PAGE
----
In 2015 while I was in Basingstoke we had an overnight snowfall and I headed off to my local graveyard for some photography. That was quite a large cemetery and I spent a lot of time in it. Tewkesbury Cemetery is on the opposite end of town from where I live so any excursion to it in snowy weather on foot was not really a clever idea. However, apart from the churchyard of the abbey the closest cemetery was technically the old Baptist Chapel, which is literally over the road from the abbey. Unfortunately I can never remember where it is so had to backtrack a bit to find it. In fact, this post is going to backtrack all the way back to 2015 when I first arrived in Tewkesbury, because I have never done a post about the chapel before. This post covers the chapel and it’s associated burial ground and I am using a mix of images from my other visits as well as my Dec 2017 visit.
Situated at the end of one of the many alleyways in the town, it is one of those places you could miss unless you were actually looking for it.
The alley leads into The Old Baptist Chapel Court and the chapel is situated to the right in the image, while the burial ground is just past the building. A sign above the entrance to the court gives a brief history of what is within this small space.
I was fortunate enough to get a “tour” on my one visit so at least I know what it is like on the inside. The history of the chapel is quite interesting too.
The old Baptist Chapel started out in the mid 15th century as a Medieval hall house and it is thought that by the mid 1700’s it was the meeting place for the Baptists, who were another of the many non-conformist groups who held clandestine meetings of their faith. In the 18th century it was transformed into a simply decorated chapel with a pulpit, baptistery and pastor’s room.
The trapdoor on the right is the Baptistery, and water was presumably led or carried from the river at the bottom of the court. Prior to 1689, Baptists were persecuted by the authorities leading them to perform baptisms in secret at the nearby Mill Avon. The Baptistery was installed once the persecution ceased.
However, the property is much higher than the river, so I do not know how they got water to it. Although who knows what it was like 2 or even 3 centuries ago.
Most of the images were taken from the mezzanine level around the chapel and I seem to recall that there was a bricked up window that has a long story behind it. Unfortunately I no longer remember what it was (stare too long at the window and you loose your memory perhaps?).
In 1805 a new chapel was built and the old chapel was subdivided into two cottages with the remains of the chapel in the middle. The chapel may be amongst the earliest Baptist chapels in existence in the UK, and it was restored in the 1970’s to look as it did around 1720. It is almost impossible to get an exterior view of the building due to the narrowness of the alley at that point.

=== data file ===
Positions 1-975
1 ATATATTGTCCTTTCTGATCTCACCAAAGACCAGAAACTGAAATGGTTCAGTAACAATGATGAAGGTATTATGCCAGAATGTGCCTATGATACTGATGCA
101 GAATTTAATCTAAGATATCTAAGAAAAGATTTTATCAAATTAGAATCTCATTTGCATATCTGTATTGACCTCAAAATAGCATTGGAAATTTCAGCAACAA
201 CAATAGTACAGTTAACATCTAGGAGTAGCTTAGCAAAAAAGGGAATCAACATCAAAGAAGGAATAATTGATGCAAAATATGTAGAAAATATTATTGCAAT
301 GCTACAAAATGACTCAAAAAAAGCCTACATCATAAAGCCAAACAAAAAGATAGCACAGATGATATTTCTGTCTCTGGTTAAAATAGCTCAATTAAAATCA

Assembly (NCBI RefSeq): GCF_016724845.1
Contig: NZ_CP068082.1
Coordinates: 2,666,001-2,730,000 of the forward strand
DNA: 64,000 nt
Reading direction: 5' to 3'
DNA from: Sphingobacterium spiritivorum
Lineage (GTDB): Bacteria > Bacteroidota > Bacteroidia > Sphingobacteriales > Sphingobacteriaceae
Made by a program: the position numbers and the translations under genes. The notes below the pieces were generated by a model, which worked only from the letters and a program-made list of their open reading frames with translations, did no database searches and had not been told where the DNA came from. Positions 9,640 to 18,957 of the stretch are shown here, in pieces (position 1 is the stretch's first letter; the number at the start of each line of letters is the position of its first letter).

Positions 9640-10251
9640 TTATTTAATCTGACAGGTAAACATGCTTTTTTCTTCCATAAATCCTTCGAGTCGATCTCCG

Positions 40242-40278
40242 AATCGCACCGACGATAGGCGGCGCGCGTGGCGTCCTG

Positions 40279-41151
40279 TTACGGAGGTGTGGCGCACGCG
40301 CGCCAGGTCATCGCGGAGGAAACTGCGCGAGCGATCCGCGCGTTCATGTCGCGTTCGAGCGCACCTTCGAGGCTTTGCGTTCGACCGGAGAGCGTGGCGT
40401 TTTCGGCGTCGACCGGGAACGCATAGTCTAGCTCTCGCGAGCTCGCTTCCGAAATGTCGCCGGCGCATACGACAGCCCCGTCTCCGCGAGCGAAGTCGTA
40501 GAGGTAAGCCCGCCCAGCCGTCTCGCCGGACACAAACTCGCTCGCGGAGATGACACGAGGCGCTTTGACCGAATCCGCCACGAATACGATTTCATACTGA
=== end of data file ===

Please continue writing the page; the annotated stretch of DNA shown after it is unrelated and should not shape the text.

This is really the best that you can do. The chapel is the timber framed building.
The burial ground.
The earliest identified memorial in the burial ground is that of Mary Cowell and is dated 1689, with the newest dating from 1911.
That is the extent of the burial ground, it is not a large area at all, and is hemmed in by houses on either side and the river beyond the trees.
The Shakespeare Connection.
One of the more interesting burials in it is that of Joan Shakespeare, who was William Shakespeare’s younger sister. She married into the Hart family, and one of the Hart descendants moved to Tewkesbury. John Hart was a chairmaker, and so was his son, and there are two Shakespeare Hart burials in this tiny plot.
Somewhere amongst my photographs is a sign that pointed to a boat builder called Shakespeare in Tewkesbury but naturally I cannot find it at this point in time.
Curiously there is a grave in Cheltenham’s Prestbury cemetery with a Shakespeare connection too:
A list of the interments in the burial ground may be found at the Gravestone Photographic Resource, (and I believe there are records in the chapel too). According to that list the oldest identifiable headstone dates from 1777 and they identify 11 graves with 23 individuals. I doubt whether that list is complete.
Generally speaking many of the headstones are in a remarkable condition, and there are some very fine examples with intricate carving on them.
If you stood at the river end of the court and looked towards the chapel you can get a much better idea of the crowded area. The entrance would be on the top right of the image.
It is amazing to see how different the same space looks when it is blanketed by snow.
And having revisited the burial ground it was time to head off home. It had been an interesting visit, and at some point I must compare the images that I have with what is on that list. And of course find that sign from the boat builder. I will return here again one day to have a look at those registers because I would like to document the individual graves. My existing images are from 3 different dates and they really show how a relatively undisturbed plot of ground does change with the seasons, although Winter left its mark on this chilly day and of course there was however one occupant that I did not see on this visit, but I expect he is curled up somewhere warm.
© DRW 2017-2018. Created 10/12/2017. Some text originated from a Tewkesbury Heritage information board at the burial ground. Updated with new image 10/06/2018